I believe that at the youth, high school, and college level, most pitchers are still unaware how to use their bodies to its most effective and efficient motion. Yes, genetics play a part, which is why you are also talking about the 15 mph difference from 85-100 mph. Now, I also believe that some of this consideration can be taken into account because of different strength levels and some pitchers could pitch more effectively even in the majors. A few years back, I saw a guy throw minor league ball, he was throwing 95 at the AAA level. There was something wrong with his mechanics though, his elbow was above shoulder level and he had an unnatural whipping action with his arm. Instead of teaching him how to stay healthy and be more efficient with his body, he lasted another 3 months then was out with Tommy John. We can never be 100% efficient, but some are more efficient than others. There is a mix of genetics, strength, and efficiency.[/i]


#17

If you have additional interest Malcom Gladwell’s “Outliers” deals with similar issues. The other hot topic book at the NPA certification was “The Talent Code”- slightly different application but a similar take on the outlook of “conventional wisdoms” about genetics and in this case the role of the nervous system. I haven’t read it yet but it’s on the way.


#18

Here is all I have to say…even though I could say more.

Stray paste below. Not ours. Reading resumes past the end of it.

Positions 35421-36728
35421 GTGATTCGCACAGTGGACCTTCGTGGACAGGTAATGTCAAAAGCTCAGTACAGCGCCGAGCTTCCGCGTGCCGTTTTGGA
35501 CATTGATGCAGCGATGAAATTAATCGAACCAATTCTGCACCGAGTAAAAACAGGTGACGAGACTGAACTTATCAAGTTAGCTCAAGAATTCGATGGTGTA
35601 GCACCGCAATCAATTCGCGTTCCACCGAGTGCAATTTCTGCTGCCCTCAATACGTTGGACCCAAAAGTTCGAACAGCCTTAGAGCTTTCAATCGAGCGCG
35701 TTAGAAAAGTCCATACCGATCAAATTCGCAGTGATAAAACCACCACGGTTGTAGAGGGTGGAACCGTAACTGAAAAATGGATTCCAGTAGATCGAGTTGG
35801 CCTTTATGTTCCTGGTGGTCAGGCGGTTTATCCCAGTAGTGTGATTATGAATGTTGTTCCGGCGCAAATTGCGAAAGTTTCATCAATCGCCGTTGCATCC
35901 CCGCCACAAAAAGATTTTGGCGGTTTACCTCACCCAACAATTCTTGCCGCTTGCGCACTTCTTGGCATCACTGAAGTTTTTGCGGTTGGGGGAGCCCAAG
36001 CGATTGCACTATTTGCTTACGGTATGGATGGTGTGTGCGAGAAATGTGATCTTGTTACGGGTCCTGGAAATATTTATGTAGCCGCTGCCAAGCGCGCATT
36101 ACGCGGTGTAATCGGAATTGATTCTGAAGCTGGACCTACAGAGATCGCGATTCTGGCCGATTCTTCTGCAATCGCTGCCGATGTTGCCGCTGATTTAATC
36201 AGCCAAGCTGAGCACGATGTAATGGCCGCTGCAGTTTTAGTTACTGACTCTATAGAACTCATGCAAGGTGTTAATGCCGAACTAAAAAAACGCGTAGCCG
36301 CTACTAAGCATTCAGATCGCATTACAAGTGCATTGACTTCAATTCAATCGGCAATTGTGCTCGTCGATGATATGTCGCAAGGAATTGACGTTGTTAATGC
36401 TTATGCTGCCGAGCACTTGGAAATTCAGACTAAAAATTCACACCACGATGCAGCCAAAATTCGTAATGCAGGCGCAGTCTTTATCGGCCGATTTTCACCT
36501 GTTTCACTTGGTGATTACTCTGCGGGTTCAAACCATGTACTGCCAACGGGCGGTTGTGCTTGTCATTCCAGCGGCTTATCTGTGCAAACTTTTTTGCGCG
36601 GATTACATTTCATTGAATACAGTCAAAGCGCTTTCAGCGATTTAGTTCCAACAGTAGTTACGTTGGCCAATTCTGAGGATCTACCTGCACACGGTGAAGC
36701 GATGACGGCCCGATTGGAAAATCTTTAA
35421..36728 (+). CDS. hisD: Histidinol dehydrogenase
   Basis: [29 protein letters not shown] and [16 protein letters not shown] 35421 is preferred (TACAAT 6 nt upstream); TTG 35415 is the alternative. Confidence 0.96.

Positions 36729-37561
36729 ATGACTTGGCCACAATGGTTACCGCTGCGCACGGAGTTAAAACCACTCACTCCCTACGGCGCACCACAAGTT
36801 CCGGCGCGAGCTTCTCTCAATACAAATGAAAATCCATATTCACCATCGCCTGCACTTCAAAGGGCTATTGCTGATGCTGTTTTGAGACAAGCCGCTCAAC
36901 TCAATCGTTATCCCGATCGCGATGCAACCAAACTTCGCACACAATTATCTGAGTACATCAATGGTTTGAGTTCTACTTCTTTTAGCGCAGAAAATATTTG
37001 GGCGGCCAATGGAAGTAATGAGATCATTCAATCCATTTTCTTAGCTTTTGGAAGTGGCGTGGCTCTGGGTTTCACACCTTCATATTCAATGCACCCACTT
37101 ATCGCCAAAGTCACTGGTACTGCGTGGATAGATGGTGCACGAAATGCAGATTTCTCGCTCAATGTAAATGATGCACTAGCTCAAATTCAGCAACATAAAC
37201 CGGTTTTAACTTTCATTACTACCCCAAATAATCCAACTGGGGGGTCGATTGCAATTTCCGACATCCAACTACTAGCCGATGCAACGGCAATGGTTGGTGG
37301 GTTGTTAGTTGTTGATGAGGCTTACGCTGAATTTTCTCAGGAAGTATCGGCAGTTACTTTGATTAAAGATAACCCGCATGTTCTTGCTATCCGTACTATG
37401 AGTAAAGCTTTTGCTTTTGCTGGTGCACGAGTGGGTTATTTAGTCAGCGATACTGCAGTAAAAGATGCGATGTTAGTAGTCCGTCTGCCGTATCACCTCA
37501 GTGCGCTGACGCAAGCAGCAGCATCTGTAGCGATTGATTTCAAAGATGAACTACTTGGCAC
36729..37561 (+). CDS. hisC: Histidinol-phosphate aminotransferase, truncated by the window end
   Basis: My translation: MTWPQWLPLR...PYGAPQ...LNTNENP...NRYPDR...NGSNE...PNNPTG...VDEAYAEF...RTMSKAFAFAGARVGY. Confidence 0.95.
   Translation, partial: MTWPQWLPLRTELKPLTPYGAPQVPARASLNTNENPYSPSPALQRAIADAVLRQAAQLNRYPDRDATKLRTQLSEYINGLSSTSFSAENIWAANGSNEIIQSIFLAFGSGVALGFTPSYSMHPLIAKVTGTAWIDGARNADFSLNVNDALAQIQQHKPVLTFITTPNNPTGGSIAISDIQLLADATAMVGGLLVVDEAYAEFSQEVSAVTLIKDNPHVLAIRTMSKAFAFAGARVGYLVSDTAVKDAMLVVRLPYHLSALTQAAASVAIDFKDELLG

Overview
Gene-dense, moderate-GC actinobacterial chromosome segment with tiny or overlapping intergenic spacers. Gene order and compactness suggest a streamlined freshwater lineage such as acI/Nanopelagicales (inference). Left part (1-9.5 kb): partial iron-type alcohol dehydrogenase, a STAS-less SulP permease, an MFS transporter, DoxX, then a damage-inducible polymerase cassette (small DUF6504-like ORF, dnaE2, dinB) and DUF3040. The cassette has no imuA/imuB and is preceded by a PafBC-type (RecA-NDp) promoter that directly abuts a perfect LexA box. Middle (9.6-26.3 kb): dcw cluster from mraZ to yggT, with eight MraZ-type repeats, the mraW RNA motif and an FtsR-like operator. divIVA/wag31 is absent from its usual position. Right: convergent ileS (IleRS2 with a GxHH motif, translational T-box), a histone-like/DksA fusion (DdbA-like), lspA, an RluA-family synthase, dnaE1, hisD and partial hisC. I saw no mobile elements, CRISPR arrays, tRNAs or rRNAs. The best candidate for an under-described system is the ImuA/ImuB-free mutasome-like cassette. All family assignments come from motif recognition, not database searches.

Ever notice how some guys are simply changing their stances all the time and trying to come up with something new?

Now I am not talking about the open minded coach/trainer who makes every attempt possible at keeping his mind open in order to learn new things/new approaches.

I am talking about some of the cats out there who are constantly changing their stances and at the same time are always trying to sell something; in order to make money.

There are only so many things that can continue to come as something new before some of these approaches no longer exist as making sense.

Credibility…is a word that has a lot to do with many things. Such as but not limited to; background as a coach/trainer, experience, playing background, highest level attained and a plethora of other things all of us could list. However with me “credibility” has a great deal to do with how often someone is constantly changing their approaches and or constantly coming up with new things not to become a better coach/trainer or baseball guy but merely to make money.